THE JAM: Paul Weller and Bruce Foxton on Town Called Malice

The Jam’s Paul Weller, Rick Buckler and Bruce Foxton

Interviews by .  Paul Weller / In 1981, I was going through a few changes. I was taking note of what was going on in our country. When you're touring, you're often in your own bubble, but we were going around the country seeing firsthand what was happening. It was the start of the hardline Margaret Thatcher years, and places – up north, especially – were being decimated. I was a young man taking it all in and thinking about it.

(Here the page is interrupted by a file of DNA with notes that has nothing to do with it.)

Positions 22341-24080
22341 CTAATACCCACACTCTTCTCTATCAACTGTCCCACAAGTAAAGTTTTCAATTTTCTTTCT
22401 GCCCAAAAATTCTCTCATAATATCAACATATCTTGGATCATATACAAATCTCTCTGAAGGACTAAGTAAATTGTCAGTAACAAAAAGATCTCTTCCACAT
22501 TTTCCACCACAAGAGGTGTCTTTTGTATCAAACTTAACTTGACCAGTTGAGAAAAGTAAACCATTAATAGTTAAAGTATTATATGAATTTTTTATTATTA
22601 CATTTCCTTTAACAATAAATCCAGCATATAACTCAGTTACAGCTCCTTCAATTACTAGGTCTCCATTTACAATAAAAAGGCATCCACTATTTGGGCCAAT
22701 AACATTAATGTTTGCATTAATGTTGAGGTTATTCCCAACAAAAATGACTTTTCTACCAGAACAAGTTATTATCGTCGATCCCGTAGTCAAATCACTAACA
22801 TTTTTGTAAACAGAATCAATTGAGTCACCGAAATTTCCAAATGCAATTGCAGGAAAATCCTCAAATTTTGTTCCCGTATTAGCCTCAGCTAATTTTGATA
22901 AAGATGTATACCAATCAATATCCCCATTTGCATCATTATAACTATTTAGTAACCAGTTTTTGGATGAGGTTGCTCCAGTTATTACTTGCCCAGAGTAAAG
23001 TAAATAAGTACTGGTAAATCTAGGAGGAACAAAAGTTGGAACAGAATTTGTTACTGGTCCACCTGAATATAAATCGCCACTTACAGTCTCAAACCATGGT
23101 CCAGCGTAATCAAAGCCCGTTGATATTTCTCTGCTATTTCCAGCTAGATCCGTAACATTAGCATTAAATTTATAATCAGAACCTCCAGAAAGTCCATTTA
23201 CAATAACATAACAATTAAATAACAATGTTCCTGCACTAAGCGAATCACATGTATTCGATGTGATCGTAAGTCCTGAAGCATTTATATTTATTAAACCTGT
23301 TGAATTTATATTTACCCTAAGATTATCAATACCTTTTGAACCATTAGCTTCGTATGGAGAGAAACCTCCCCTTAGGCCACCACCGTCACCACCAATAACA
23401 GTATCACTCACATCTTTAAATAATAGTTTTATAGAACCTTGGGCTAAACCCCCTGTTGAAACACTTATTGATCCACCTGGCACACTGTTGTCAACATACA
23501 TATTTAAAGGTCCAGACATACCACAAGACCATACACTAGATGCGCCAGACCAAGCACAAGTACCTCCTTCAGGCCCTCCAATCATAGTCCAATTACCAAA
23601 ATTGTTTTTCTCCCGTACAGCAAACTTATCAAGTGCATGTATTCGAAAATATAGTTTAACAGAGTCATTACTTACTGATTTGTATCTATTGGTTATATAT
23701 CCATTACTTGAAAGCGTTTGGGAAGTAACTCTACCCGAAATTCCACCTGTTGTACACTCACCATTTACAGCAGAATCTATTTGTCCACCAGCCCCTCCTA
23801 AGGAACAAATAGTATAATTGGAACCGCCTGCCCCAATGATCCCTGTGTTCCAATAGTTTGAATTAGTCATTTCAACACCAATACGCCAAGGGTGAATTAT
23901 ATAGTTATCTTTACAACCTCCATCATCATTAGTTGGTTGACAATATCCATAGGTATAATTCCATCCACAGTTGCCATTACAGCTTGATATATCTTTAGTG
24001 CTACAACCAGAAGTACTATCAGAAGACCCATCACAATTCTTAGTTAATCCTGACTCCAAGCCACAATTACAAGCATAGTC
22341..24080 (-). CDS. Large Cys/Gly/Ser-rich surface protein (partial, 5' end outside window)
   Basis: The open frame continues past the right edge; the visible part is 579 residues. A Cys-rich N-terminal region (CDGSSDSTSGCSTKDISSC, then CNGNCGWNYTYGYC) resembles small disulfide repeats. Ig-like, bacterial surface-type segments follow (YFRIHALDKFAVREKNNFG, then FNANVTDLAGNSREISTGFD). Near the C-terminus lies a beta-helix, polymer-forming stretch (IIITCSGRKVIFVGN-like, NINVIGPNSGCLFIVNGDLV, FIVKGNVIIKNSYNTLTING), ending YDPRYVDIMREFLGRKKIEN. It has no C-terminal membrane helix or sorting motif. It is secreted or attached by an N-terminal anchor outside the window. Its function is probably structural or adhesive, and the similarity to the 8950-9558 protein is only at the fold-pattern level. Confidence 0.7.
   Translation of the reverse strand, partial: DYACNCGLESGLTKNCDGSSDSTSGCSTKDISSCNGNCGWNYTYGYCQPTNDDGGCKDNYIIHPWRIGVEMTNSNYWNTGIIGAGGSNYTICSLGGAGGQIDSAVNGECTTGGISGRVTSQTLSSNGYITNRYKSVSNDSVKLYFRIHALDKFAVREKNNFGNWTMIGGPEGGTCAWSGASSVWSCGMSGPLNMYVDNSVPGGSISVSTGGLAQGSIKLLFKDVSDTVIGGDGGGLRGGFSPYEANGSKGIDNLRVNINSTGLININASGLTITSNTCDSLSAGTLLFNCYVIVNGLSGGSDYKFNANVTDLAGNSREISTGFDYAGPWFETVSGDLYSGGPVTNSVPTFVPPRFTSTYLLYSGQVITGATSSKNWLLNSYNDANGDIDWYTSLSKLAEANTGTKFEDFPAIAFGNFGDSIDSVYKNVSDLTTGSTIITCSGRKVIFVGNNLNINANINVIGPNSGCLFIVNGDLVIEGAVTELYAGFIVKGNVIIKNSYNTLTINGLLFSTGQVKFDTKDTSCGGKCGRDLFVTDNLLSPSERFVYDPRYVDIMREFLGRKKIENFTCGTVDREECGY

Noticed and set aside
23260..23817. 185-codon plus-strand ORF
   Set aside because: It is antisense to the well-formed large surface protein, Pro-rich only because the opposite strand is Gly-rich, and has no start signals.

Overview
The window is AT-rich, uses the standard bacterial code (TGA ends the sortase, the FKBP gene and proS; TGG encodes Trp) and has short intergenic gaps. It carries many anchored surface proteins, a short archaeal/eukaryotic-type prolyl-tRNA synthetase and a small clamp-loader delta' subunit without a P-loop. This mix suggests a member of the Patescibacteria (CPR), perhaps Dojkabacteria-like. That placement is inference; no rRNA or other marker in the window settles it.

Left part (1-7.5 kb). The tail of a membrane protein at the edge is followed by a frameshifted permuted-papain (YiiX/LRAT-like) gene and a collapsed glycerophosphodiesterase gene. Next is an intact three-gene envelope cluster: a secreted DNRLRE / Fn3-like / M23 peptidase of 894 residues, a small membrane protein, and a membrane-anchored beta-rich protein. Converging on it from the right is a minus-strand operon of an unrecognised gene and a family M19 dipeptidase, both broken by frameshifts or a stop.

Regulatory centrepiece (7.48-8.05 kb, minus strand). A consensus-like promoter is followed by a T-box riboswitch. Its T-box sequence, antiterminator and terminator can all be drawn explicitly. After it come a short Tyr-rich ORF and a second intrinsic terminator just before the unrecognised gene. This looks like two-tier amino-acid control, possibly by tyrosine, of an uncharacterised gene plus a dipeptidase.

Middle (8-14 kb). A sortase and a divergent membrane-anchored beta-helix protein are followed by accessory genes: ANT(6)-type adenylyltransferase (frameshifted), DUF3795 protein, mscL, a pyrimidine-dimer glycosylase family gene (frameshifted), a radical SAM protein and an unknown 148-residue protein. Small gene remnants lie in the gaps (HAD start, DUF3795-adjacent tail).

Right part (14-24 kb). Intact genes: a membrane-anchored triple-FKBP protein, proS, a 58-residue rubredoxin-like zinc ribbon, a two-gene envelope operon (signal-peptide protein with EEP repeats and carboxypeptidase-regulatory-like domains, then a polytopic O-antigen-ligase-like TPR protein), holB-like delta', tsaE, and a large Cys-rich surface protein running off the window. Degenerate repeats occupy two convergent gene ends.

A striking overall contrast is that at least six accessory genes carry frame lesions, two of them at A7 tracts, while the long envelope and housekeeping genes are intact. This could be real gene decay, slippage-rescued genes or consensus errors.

At the same time, I was getting into black American soul music. I'd heard a lot of Motown and Stax when I was a kid, but the more well-known end of it. On Jam tours, we had a DJ called Ady Croasdell, who ran a 60s club. He turned me on to underground stuff and what people call northern soul. It just blew my mind. We'd already moved on from punk very quickly, and by [fifth album] Sound Affects there were a lot of disparate influences. We'd been a three-piece for years, and there are only so many variations on the guitar/drums format. So, rightly or wrongly, I was getting into brass sections and female vocals and keyboards and trying to expand our sound.

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